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DISC: phonological system of Adain

From:Aidan Grey <grey@...>
Date:Thursday, March 14, 2002, 20:51
  Follows is a discussion of phonological patterns in Adain (formerly known
as Sephas). And in case you wonder, no, it is not an anagram of my name! It
derives from _adan_ 'people' and the adjectival/language suffix -in.

Basic phonology:
Stops: p, t, c, b, d, g (as in IPA)
Fricatives: f, th /T/ , ch /x/, v, dh /D/, gh /G/, h
Nasals: n, m, ng /N/
Liquids: l, r (tap or rhotic), lh (as Welsh ll), rh (as Welsh rh)
Sibilants: s, sh /S/
Semivowels: y, w
Vowels: in my best guess for ascii IPA rendering
Simple: @, a, e (late), E (bet), I (lip), i (leek), o , u (boot), C
(reversed c of IPA), U (book), & (at)
Diphthongs: aw, ew, ow, aj, ej, oj

    vowels (both simple and diphthong) are long or short. The distinction
is represented orthographically by geminate consonants or clusters
following a short vowel in stressed syllables. Unstressed syllables are
always short.

  Consonants are mostly as above, with the following exceptions: /N/ as n
(allophonic). /w/ as u. /f/ and /v/ occassionally appear in transliteration
as ph or bh.
   Vowels get more interesting. Here is a chart that explains, with the
orthographic representation along the left edge (hopefully the formatting
will remain):

          Short     Long
a        @          a
e        E           e
i         I             i
o        o            ow
u        U           u
au      C           aw
eu      U           ew
ai       E            aj
ei       I             ej
oe      U            oj
ae      &            /aj/ or /ej/ (dialectal variation)
ao      E            ew
y        @           @ (or wedge /^/ ?)

A couple minimal pairs:
  son /sown/  vs. sonn /son/
  taov /tewv/  vs. taovra /tevr@/

here's the part I'd like the most comments on (is it realistic? Do I make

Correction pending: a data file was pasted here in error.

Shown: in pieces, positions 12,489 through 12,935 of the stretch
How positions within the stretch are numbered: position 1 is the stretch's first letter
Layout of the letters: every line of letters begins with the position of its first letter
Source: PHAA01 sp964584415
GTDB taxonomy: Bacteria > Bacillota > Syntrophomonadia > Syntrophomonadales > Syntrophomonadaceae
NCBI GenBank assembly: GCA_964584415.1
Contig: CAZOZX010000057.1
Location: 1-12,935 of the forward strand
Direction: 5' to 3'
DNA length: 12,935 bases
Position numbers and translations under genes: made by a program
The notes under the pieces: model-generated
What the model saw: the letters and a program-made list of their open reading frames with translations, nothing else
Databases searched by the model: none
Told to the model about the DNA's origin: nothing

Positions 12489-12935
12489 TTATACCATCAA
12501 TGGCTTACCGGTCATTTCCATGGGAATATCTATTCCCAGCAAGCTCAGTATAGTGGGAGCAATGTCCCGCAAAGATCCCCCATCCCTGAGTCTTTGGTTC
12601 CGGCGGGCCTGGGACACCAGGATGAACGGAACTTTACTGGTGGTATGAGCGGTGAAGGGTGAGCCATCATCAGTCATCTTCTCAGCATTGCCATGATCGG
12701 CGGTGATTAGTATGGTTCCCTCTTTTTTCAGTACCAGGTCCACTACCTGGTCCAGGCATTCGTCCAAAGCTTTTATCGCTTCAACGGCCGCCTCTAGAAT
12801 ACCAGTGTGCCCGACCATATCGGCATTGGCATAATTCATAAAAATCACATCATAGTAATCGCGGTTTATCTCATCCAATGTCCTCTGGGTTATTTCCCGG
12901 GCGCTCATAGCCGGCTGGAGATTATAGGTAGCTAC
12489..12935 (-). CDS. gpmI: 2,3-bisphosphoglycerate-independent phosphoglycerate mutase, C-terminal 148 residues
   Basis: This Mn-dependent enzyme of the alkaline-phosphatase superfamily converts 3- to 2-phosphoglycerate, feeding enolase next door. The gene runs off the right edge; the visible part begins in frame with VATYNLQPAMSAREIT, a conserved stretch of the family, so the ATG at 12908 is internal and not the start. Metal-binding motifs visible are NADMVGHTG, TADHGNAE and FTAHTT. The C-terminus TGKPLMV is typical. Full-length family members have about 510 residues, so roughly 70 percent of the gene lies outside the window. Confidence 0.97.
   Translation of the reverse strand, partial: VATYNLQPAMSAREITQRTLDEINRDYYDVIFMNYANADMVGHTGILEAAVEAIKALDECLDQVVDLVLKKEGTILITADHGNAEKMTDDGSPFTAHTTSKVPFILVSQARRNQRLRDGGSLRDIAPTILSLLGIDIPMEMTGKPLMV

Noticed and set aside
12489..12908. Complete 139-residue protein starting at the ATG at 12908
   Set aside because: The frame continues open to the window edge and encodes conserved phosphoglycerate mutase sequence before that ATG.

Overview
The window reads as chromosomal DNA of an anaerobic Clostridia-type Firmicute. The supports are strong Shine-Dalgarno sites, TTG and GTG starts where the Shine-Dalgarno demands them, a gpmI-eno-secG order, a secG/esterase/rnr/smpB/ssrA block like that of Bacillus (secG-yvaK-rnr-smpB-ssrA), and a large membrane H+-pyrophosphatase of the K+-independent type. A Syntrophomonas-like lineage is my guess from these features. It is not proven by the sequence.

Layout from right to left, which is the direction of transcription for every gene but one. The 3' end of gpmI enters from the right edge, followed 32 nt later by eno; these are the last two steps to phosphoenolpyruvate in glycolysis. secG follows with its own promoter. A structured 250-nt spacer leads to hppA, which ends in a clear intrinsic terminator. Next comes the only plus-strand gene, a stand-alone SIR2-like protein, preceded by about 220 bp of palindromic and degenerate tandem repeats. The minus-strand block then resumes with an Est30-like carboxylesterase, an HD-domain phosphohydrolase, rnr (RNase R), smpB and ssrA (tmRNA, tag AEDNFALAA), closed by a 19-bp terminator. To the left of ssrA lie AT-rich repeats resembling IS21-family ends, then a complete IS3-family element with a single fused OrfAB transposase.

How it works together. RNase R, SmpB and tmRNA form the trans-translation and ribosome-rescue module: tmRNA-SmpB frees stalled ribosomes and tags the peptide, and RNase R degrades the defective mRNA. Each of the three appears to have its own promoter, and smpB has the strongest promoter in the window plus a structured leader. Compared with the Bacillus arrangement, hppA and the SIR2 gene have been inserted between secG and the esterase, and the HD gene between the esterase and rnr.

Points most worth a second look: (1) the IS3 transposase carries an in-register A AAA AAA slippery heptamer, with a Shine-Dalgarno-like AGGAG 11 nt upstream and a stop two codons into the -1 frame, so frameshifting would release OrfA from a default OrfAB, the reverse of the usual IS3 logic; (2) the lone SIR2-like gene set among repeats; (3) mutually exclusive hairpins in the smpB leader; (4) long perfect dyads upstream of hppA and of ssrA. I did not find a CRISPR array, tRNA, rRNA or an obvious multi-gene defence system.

sense? anything else?)

Words normally retain the characteristic length of their stressed vowel
throughout declension or conjugation. In the case of a long vowel or
diphthong preceding a cluster (due to derivational or inflectional
processes), this should result in a short vowel (and sometimes it does.
However, in general, the long vowel transforms into a diphthong, preserving
length visually if not entirely phonemically. For example, the verb
_ser_  /ser/ 'flow' becomes _saerra_  /s&rr@/ in the future conjunct (in
-ra). This transformation turns front vowels and j-diphthongs (except oe)
into ae and all others into ao.

Syllable structure:
    (cluster or consonant +) vowel or diphthong (+ continuant)
    two vowels consecutively are not allowed, and are separated by a glide
or /v/

    Permitted initial clusters
      stop + liquid
      unvoiced fricative + liquid
      s + unvoiced stop or liquid
      stop, l, or h + y

    Permitted medial clusters
      nasal + stop
      nasal + liquid and liquid + nasal (permitted clusters depends on
relation to tonic syllable, which I haven't yet fully analysed)
      liquid + fricative or sibilant (with l+h>lh, r+h>rh)
      unvoiced stop + s (< voiced stop + s, all unv. stops + s > fricatives)
      h + nasal or liquid (with h+l or r > lh, rh)

    no final clusters allowed (only gemination). No clusters of more than 2
phonemes allowed.



Aidan Grey <grey@...>
Dirk Elzinga <dirk_elzinga@...>
Aidan Grey <grey@...>